Kung fu helps as a philosophy of life, Wu says.
"Many people say they pity me that I have made no kung fu (film) masterpiece so far, but I don't think kung fu is for beating someone in a movie, it is more a perspective to see the world," he says.
Self-discipline, for example.
"I have learned kung fu for all these years, during which I have seen many people give up because the training is hard, but I didn't," he says. "You have to put in continuous effort."
When he returned to Hong Kong, he considered the future direction of his career. Mere acting was not satisfying enough for him to deliver messages. So he directed a film called The Heavenly Kings, which won him best new director at the Hong Kong Film Awards in 2007.
The film was a mockumentary, revealing newly founded Hong Kong boy band Alive's struggle in the entertainment industry. They were required to wear ridiculous costumes, pay for "professional" fans and help create gossip. Only one of them could sing, but their album became a hit after digital enhancement in the studio.
One character says in the film about show business: "It's all about how you look, who you know and how you present yourself."
"I still hold exactly the same idea about the entertainment industry," he says. "This industry is all about producing hollow and fake things, that's why we need to put something truthful in making them."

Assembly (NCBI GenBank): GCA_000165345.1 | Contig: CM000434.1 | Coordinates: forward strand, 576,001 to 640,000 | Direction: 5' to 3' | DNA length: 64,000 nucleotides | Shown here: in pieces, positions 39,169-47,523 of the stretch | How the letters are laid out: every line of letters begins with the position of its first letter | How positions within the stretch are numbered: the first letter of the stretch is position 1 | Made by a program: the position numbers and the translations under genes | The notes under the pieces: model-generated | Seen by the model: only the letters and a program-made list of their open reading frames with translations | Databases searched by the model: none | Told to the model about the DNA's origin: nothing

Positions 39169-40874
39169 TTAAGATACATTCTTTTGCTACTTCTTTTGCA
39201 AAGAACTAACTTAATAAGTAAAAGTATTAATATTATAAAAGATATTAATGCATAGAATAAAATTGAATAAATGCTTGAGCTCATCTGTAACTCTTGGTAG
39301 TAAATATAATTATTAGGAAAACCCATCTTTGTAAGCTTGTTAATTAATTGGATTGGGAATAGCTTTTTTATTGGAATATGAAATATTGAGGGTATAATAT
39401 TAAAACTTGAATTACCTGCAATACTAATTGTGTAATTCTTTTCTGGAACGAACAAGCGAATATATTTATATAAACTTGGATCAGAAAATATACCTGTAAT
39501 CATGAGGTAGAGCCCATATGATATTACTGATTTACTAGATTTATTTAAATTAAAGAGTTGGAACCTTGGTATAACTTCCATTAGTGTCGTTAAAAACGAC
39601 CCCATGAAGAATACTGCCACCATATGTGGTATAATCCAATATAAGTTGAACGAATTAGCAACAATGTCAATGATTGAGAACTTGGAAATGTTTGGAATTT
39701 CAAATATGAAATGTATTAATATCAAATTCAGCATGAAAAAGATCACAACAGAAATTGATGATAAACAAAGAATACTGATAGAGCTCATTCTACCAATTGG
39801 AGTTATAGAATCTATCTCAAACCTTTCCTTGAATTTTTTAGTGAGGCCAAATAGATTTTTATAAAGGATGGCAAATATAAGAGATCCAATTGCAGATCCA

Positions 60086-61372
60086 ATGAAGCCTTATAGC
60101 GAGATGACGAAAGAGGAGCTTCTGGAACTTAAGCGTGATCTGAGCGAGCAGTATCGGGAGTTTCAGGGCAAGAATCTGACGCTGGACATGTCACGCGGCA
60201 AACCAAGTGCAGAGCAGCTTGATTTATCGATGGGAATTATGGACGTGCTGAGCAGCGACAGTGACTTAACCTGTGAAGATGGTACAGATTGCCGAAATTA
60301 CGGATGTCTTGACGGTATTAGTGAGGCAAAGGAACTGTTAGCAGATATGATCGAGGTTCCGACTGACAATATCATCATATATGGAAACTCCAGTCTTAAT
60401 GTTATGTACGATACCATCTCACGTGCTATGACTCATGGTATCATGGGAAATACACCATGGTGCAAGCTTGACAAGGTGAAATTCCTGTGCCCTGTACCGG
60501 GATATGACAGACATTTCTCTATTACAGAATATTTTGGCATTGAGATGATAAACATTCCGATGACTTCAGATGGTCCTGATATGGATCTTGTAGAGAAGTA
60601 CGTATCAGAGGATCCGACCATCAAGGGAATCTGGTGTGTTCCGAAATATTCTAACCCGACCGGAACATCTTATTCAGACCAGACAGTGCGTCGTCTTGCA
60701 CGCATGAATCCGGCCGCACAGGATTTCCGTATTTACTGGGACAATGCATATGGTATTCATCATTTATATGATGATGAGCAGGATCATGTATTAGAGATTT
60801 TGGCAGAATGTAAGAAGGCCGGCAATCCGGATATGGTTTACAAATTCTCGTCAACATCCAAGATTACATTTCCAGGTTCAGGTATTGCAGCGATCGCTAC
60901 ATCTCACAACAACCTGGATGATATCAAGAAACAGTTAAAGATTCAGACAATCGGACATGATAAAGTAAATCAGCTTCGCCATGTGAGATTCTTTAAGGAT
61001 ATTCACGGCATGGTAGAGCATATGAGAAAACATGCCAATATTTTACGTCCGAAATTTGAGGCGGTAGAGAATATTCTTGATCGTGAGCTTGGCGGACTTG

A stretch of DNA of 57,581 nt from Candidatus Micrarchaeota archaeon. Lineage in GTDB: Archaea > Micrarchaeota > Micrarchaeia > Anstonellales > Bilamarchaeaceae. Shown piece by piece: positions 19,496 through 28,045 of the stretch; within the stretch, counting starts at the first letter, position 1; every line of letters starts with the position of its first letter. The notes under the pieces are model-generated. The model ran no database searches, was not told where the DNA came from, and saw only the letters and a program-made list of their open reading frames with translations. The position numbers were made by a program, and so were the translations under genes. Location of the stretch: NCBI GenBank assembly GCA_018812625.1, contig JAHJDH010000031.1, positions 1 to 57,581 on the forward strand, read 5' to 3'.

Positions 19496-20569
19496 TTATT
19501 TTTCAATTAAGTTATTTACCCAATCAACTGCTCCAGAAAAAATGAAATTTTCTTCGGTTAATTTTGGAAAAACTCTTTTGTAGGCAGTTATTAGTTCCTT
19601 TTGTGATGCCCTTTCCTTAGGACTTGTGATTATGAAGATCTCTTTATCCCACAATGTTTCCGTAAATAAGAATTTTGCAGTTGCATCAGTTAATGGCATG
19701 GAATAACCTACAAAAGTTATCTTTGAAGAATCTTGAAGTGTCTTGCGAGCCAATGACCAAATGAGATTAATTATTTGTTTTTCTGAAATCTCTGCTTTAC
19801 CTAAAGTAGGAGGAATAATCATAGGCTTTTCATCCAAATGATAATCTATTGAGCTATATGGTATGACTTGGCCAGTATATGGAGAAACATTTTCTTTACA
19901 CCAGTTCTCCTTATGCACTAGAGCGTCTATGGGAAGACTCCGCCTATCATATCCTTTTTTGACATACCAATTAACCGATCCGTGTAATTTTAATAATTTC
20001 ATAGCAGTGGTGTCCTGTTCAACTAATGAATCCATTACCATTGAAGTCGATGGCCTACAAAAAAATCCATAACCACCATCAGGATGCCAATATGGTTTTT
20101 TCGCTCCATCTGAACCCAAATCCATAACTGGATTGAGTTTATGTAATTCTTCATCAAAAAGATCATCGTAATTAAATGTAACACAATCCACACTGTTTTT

His latest effort is Control, a film he stars in and produces. It is a futuristic thriller to be released on Dec 5.
"We had thrillers before, but not futuristic ones," he says. "I want to provide something different. When Crouching Tiger, Hidden Dragon (2000) was a success, everyone wanted to make costume kung fu dramas; romantic drama sells, so everybody is making it now.
"If I can tell stories people do not normally see and they can think in a different way, to me that is a success already."
Control is set in a scientifically advanced futuristic city. Wu plays an insurance salesman who commits perjury to save his mother. After that he is threatened by a secret figure who forces him to commit more crimes, including robbing a bank.
Wu found a top insurance salesman in Hong Kong who gave him seven classes where he learned all about the profession. He also managed a two-week rehearsal, discussing script and acting skills with director Kenneth Bi and co-actors Yao Chen and Leon Dai. The rehearsal process is rare in Hong Kong films, which have become known for their speed in shooting and high efficiency.
"I would love to live as the character, like what Daniel Day-Lewis did in making My Left Foot — you know he even stayed in the wheelchair when taking a break. In Hong Kong if you did that people would think you are insane. So we try our best to achieve some balance."
Unlike some pretty actors who deliberately play ugly roles in an effort to make the audience focus on their acting, Wu never did that.
"That approach, I may be a bit harsh, is pretentious," he says. "Great actors move people by emotion, not their look. A handsome actor is great if he achieves that; an ugly actor is not great if he cannot."